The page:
The Curse of Oak Island by Randall Sullivan

The Curse of Oak Island by Randall Sullivan

Author:Randall Sullivan [Sullivan, Randall]
Language: eng
Format: epub
ISBN: 9780802126931
Publisher: Atlantic Monthly Press
Published: 2018-12-11T01:41:40.014000+00:00


When I thought about it later, I was fascinated by how determined the partners in Triton Alliance were to portray Fred Nolan as an interloper, given that Fred had been involved in the Oak Island treasure hunt longer than any of them had.

Nolan was a surveyor living in Bedford, Nova Scotia, and working out of an office in Halifax in 1957 when he first visited Oak Island, just as George Greene’s operations were winding down. R. V. Harris’s The Oak Island Mystery was published one year later, and he had read it “forward and backward, at least a half dozen times,” Nolan told me when I spoke to him in 2003. He had been thrilled to discover that Harris’s office was just a few blocks from his own and began paying visits to the attorney, who seemed to welcome him, even when the surveyor peppered the lawyer with questions about the history of the treasure hunt. Harris would tell people later that he had been impressed with the originality of Nolan’s thinking process.

Nolan said he went back to Oak Island to “poke around,” only to be informed by Mel Chappell that the Harman brothers were about to take over the treasure hunt and that Robert Restall was waiting in the wings behind them. Nolan, who had become fascinated by the survey Charles Roper conducted for Gilbert Hedden in 1937—in particular by the links Roper had found between the stone triangle, the Cave-in Pit, and the drilled boulders—asked if Chappell would mind if he conducted a survey of the complete island, so long as he did it on his own time and paid for it with his own money. Reasoning that he was getting an expensive service for free, Chappell agreed.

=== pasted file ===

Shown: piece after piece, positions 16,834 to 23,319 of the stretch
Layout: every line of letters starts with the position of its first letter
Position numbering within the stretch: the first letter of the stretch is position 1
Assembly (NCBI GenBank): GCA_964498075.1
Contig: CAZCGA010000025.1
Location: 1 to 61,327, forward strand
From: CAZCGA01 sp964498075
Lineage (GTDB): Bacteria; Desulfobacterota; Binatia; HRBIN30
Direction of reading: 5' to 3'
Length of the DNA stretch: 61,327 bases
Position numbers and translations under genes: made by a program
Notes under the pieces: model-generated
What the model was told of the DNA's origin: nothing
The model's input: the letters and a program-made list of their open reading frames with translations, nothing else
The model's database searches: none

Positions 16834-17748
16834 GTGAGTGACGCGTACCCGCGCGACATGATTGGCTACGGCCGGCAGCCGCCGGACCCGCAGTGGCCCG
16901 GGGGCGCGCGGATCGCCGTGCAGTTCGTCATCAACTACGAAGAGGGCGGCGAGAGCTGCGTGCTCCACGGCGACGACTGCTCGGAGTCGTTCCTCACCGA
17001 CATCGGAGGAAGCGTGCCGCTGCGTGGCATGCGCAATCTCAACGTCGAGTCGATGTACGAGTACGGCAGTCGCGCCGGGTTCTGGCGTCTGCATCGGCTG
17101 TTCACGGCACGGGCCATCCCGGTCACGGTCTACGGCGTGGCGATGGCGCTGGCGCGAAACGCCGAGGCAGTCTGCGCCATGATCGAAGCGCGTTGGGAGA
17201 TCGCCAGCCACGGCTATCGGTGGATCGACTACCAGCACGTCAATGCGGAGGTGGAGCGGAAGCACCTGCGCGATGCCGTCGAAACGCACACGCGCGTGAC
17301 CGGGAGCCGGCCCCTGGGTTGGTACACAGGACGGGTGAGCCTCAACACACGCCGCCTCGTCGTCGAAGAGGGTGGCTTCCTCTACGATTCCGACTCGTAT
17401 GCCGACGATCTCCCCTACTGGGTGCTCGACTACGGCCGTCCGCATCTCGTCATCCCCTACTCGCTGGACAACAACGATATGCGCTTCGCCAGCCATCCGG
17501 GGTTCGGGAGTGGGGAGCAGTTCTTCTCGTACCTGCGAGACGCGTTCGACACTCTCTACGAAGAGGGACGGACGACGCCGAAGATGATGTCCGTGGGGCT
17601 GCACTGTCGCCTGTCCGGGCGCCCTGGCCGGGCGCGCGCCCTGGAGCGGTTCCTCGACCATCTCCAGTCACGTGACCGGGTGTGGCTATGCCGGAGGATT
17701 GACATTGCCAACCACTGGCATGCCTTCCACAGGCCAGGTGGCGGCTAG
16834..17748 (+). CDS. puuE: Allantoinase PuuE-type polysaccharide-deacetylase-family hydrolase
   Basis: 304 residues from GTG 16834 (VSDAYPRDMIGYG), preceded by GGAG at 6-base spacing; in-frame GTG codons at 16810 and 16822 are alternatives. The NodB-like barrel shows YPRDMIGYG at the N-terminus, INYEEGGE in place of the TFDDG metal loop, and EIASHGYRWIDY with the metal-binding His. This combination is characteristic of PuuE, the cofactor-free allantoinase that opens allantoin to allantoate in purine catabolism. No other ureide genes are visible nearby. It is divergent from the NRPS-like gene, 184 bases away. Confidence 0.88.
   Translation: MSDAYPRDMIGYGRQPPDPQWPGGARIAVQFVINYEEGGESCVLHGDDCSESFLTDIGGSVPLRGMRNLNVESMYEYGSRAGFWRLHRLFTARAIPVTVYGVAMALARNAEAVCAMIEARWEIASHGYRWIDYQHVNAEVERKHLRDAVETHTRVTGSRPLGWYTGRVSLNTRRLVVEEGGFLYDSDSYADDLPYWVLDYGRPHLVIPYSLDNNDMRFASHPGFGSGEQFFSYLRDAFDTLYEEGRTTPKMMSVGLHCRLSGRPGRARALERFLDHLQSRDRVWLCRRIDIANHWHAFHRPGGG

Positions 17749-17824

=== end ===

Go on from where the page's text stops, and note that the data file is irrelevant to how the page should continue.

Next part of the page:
What Nolan didn’t tell Chappell was that he had been horrified by the damage to the surface of Oak Island the other man was doing by operating a drag line—essentially a tractor pulling a digging bucket behind it—that tore up everything in its path. Nolan feared that valuable landmarks were being obliterated, which was why he had pressed to conduct a survey immediately.

During 1961 and 1962, Nolan spent thousands of dollars on labor and equipment (and devoted hundreds of hours that his family wished he were putting into his business) to lay out a grid that covered every inch of Oak Island and reference every object that might be considered a “marker.” It would have been much more expensive if not for the fact that he did most of the work himself, Nolan told me, crisscrossing the island with dozens of lines cut through the trees and brush. In total, these stretched for tens of thousands of yards, Nolan said, and laying them out had been “backbreaking work.”

Fred was seventy-six years old in 2003, a short man with wispy white hair and a physique that might generously be described as spare. He was more sturdy-looking in photographs from the 1960s and 1970s. A flinty-featured fellow who squinted suspiciously beneath the brim of the tweedy porkpie hat he favored, he was never caught on camera smiling.


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